Important Design

Important Design

View full screen - View 1 of Lot 118. “Hommage à Böcklin” Console.

The Collection of Jay I. Kislak: Sold to Benefit the Kislak Family Foundation

Diego Giacometti

“Hommage à Böcklin” Console

Auction Closed

December 8, 09:48 PM GMT


1,000,000 - 1,500,000 USD

Lot Details


The Collection of Jay I. Kislak: Sold to Benefit the Kislak Family Foundation

Diego Giacometti

“Hommage à Böcklin” Console

circa 1978

patinated and gilt bronze, patinated iron, glass

stamped Diego and monogrammed DG

35⅜ x 43⅞ x 13¼ in. (89.9 x 111.2 x 33.6 cm)

Galerie Alexander Iolas, New York
Private Collection, by 1980
Thence by descent
Sotheby's New York, Abstraction-Figuration: A Private Collection, November 3, 2011, lot 136
Acquired from the above by the present owner
Michel Butor, Diego Giacometti, Paris, 1985, p. 33 (for a period photograph of the figurative railing elements from this model beside the artist in his studio)
Daniel Marchesseau, Diego Giacometti, New York, 1986, p. 92
Daniel Marchesseau, Diego Giacometti: Sculpteur de Meubles, Paris, 2018, p. 110

Sublime Mythologies

Diego Giaometti’s Ultimate Hommage to Arnold Böcklin

Two rows of delicately sculpted cypress trees draw the eye towards a glistening moon rising in the distance. To the side, perched on a ledge, an observing owl seemingly contemplates the serene scene. Such is the stunning setting created by Diego Giacometti for his work honoring Symbolist painter Arnold Böcklin.

Executed circa 1978, this important console encapsulates the artist’s masterful sense for composition and predilection for figuration. Here, Giacometti treats the central component of the piece like a painting’s canvas, unusually allowing himself to play with linear perspective and to create the illusion of depth in the form of two lines of cypress trees. The moon-shaped disc forms a focal point, the convergence of all lines in the composition, and is further emphasized by a gold patina that adds vibrant brightness. The rest of the piece is coated in the artist’s signature patina, a wonderfully complex and dynamic finish ranging from shades of teal visible on the trees to dark russet brown hues on the owl, adding depth and enhancing the figurative elements in the composition.

While the owl constitutes a familiar motif in the artist’s bestiary, the present console marks Giacometti’s first use of a gold disc in his furniture pieces— a semi-figurative element that Daniel Marchesseau has interpreted as the rendition of a rising moon. Similar discs, though slightly larger, appear in two later works with related compositions: the Console aux Cyprès (circa 1980) and Grande Console aux Cyprès (circa 1981), both of which also incorporate cypress trees.

It is unclear why those later pieces, given their close proximity in subject matter, do not similarly reference Böcklin in the title. Arnold Böcklin was a mid-19th century Swiss artist whose strange and fantastical paintings steeped in Romanticism were an important influence upon the Symbolists in France and the Pre-Raphaelites in England. Many of Böcklin’s paintings function as imaginative and somber interpretations of classical legends or portray mythological subjects in ancient settings, often filled with allegories pertaining to death and mortality. His oeuvre was somewhat re-discovered by the Surrealists (Max Ernst, Marcel Duchamp and Giorgio de Chirico in particular), all of whom were close to the Giacometti brothers. They praised his use of macabre and dreamlike imagery, prompting de Chirico to declare that “each of Böcklin's works is a shock."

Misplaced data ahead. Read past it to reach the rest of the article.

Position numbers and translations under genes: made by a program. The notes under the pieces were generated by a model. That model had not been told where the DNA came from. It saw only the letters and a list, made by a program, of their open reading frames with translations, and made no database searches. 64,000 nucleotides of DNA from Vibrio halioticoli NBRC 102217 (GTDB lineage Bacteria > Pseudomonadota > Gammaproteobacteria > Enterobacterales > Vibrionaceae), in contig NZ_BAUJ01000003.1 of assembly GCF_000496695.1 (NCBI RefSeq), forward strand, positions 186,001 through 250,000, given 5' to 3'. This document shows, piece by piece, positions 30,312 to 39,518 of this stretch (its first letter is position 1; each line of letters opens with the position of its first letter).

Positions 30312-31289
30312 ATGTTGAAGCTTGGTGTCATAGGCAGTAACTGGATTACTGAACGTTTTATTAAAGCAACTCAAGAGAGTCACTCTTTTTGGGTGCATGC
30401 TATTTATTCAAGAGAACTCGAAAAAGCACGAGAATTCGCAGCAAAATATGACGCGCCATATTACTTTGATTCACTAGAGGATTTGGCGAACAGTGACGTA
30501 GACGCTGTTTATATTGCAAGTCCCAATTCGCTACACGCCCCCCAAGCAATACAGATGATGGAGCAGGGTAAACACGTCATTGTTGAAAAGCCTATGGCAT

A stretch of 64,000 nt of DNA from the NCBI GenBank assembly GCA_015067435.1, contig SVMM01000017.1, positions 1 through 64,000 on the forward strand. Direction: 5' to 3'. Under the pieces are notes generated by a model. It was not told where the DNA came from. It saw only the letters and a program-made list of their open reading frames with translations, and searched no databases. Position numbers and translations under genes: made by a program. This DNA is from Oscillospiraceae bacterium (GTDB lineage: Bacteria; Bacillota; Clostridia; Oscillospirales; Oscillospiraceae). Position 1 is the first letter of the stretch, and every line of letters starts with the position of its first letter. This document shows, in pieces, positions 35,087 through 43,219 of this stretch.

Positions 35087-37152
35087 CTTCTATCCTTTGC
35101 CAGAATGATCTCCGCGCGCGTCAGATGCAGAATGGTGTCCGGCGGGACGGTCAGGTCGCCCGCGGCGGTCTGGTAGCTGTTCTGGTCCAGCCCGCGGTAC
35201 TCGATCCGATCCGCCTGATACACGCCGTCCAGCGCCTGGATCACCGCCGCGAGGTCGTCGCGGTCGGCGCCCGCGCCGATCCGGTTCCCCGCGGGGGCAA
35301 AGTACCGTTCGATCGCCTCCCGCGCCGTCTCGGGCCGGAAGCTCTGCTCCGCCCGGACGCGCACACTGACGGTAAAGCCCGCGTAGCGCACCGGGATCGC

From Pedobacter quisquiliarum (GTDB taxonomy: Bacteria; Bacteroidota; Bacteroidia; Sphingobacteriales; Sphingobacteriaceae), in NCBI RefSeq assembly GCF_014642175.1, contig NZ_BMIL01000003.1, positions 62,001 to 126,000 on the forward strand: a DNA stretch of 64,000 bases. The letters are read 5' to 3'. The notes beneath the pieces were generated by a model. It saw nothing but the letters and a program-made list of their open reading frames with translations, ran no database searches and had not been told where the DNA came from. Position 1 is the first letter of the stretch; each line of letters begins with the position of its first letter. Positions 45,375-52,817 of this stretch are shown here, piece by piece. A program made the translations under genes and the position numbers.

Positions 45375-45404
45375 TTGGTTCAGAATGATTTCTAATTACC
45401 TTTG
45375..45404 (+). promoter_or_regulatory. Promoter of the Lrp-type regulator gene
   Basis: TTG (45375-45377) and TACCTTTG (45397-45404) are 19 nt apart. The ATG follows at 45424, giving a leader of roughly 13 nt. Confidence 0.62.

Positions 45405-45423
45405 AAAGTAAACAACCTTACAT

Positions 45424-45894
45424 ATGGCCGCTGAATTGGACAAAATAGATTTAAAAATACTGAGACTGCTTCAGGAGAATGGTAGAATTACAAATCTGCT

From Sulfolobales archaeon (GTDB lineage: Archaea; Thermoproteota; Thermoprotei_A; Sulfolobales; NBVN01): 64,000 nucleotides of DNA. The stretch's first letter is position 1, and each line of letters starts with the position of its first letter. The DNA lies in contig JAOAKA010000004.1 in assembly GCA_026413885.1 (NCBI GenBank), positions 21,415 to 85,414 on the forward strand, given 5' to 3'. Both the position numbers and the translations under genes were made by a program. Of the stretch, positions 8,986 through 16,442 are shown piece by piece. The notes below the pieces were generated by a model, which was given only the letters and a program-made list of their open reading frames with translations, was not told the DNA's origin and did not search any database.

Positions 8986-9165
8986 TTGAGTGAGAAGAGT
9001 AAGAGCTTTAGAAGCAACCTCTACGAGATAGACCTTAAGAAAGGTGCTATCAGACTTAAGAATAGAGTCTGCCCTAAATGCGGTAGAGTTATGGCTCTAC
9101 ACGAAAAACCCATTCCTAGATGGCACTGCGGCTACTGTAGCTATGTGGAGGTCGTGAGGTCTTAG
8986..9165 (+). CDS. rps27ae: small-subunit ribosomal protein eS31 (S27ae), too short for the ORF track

The Symbolist painter’s most celebrated series, The Isle of the Dead (1880-1886), which the composition of the present console assuredly emulates, shows a shining figure in white approaching the rocky and cypress-filled shoreline of a mythical Greek island, whose eerie setting is said to be based on English Cemetery in Florence where his daughter was buried. The subject of these paintings references the mythological figure of Charon, the ferryman who carries souls of the newly deceased across the river Styx. Charon became a recurring leitmotif in Symbolist and pre-Raphaelite movements through paintings by John Roddam Spencer Stanhope, Edward Burne-Jones and José Benlliure.

Böcklin and Giacometti, in addition to sharing a nationality, both found inspiration in the countless narratives and characters populating Greek mythology. Though his motifs of predilection primarily revolved around animals, some of Diego Giacometti's favorite subjects included figures derived from Greek myths and ancient architecture. Harpies and caryatids were welcome additions to his plaster and bronze creations— his caryatids in particular, which strangely echo the statuesque figure from Böcklin's Isle of the Dead, are often prominently placed on the outer railings of large tables.

Few pieces by Diego Giacometti feature such a carefully-assembled selection of delicate motifs and classical references. The beauty of the piece resides in its handsome composition and the harmonious coexistence of superb figurative elements immortalized in bronze. Along with functioning as an artistic reflection on Böcklin and Symbolist painting, the "Hommage à Böcklin" Console stands out as a sculptural achievement in its own right and an incontestable masterpiece by Diego Giacometti.